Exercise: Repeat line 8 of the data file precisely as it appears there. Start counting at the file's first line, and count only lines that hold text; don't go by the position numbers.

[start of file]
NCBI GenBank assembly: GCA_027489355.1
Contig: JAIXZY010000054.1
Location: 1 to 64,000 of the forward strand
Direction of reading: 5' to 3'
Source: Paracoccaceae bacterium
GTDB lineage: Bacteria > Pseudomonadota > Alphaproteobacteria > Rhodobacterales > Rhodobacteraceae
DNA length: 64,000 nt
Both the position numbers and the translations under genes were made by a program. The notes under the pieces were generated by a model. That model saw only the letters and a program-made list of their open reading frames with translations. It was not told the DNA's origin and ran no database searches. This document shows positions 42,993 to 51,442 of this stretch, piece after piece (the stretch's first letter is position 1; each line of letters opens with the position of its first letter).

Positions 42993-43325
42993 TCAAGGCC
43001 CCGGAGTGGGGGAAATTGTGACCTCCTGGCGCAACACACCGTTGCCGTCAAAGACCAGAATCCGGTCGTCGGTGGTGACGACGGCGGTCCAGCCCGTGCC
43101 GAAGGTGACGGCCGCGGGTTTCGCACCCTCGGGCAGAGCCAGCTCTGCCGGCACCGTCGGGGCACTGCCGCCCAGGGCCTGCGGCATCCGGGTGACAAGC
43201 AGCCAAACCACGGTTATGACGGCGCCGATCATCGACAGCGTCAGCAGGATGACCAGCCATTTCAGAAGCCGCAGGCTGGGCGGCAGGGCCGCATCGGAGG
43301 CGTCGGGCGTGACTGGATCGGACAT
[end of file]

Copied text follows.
Both the position numbers and the translations under genes were made by a program. The notes under the pieces were generated by a model. That model saw only the letters and a program-made list of their open reading frames with translations. It was not told the DNA's origin and ran no database searches. This document shows positions 42,993 to 51,442 of this stretch, piece after piece (the stretch's first letter is position 1; each line of letters opens with the position of its first letter).